Types Of Compound Words, Closed Compounds, Hyphenated Compounds and Open Compounds

Types Of Compound Words, Closed Compounds, Hyphenated Compounds and Open Compounds





Types Of Compound Words

When using the English language in everyday life, we sometimes realize that several different words must be evaluated together and offer a single meaning. These word groups, which complement each other and give the meaning requested only when used side by side, are defined as compound words. It is extremely important to be aware of these words when writing academic content in English and not to make mistakes in terms of spelling rules.




There are different types of compound words, and the spelling rules for each can be different. After reading this content, we hope that you can organize academic content more easily and thus avoid spelling mistakes.

1. Closed compounds

If at least two words come together and form a single meaning, sometimes these words are written side by side, without any space between them. People who make typos about such words usually write these words with a hyphen between them or separate the words directly. The adjacent writing of words adds more intense meaning to the word and conceptualizes the word in this way. Let’s examine a few examples if you wish.

  1. flowerpot: this word is a combination of the words flower and pot.
  2. keyboard: this word is a combination of the words key and board.
  3. notebook: this word is a combination of the words note and book.
  4. bookstore: this word is a combination of the words book and store.

 



2. Hyphenated compounds

Some compound word variants do not look very compatible before they come together. Generally, second words that contain descriptive and detailing information are used after the hyphen. These types of words may consist of two or even three different words. In such a case, a ire sign is placed between both words. In a three-word compound word group, there can be two hyphens in total. Not putting hyphens between words, writing words completely separately or writing words adjacent directly will be considered as a typo and will lose you points. So which words fall into the second compound word group?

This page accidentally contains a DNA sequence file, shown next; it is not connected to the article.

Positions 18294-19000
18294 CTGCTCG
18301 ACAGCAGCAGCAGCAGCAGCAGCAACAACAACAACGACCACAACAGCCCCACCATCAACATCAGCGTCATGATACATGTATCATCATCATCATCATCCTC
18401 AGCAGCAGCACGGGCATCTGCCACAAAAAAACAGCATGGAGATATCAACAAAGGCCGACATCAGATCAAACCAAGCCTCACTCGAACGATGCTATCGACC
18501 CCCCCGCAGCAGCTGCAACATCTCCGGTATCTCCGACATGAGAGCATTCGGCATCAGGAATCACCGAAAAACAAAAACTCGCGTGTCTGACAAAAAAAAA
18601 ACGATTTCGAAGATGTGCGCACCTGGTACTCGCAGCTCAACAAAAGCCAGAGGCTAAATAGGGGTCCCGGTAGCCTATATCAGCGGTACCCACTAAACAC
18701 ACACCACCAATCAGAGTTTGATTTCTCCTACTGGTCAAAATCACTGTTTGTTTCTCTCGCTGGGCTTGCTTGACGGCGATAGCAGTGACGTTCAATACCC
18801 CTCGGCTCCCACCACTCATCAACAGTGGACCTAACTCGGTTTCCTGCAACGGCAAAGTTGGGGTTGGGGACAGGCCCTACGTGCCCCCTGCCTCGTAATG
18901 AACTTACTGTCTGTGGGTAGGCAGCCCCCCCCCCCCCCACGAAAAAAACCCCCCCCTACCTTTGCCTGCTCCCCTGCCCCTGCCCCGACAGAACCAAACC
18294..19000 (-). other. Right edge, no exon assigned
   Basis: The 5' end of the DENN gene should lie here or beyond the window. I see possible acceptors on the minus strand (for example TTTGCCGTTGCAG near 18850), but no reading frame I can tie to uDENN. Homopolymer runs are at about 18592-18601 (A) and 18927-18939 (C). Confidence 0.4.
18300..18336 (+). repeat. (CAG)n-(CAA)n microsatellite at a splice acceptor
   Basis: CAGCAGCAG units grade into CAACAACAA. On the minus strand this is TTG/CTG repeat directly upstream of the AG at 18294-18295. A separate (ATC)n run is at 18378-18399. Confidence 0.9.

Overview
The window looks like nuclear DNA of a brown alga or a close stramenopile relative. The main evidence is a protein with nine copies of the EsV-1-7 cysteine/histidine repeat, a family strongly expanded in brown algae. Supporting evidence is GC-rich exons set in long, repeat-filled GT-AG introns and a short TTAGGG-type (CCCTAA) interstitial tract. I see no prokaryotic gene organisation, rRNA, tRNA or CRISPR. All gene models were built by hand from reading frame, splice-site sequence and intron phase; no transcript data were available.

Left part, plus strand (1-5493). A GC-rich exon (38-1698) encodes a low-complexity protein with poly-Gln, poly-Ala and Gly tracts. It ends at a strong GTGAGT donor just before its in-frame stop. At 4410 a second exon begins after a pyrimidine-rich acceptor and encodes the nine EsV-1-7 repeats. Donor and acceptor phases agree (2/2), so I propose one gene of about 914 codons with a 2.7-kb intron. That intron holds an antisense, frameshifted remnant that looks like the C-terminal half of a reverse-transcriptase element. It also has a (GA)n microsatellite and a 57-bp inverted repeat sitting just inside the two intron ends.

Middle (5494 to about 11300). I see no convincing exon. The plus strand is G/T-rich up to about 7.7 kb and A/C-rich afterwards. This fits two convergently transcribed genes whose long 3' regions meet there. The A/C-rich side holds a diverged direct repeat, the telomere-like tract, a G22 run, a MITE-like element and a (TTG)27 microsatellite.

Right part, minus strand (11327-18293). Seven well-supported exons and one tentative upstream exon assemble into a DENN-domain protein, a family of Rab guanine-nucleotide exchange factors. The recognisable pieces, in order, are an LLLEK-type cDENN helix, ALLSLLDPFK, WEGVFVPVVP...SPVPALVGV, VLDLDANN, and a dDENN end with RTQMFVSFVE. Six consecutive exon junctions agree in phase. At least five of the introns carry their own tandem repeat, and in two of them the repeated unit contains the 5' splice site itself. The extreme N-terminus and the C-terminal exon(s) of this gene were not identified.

1. mother-in-law: we often use an in-law suffix to qualify individuals who became our relatives, especially after marriage. This means that these individuals are not relatives of our birth, but have become legal relatives. Here, we see that it is used by putting hyphens between three different words. Remember, there is no extra space between the hyphen and the word itself.
  2. merry-go-round: similarly, here you see the name of a toy that children love in amusement parks. This toy, which contains animal figures and moves in a circular manner, is characterized by a compound word consisting of 3 words.

 



3. Open Compounds

Some phrases are actually known as compound words, although they are not written adjacently. To understand which words are included in this group, read the words calmly and try to identify situations where two different words mean one thing. In general, reviewing the compound word list can also be a great idea and will familiarize you with compound words. The rule to be careful here is the following: Hyphens cannot be placed between words here. If you do something like this, you will make a typo. But words are not written adjacent. These words look like two different words in a sentence, but together they characterize a single object. Let’s look at the examples.

  1. school bus: as you can see, the words school and bus come together to point out an object that has a unique meaning from both different words.
  2. living room: The words living and room come together to point out an object with an original meaning from two different words.

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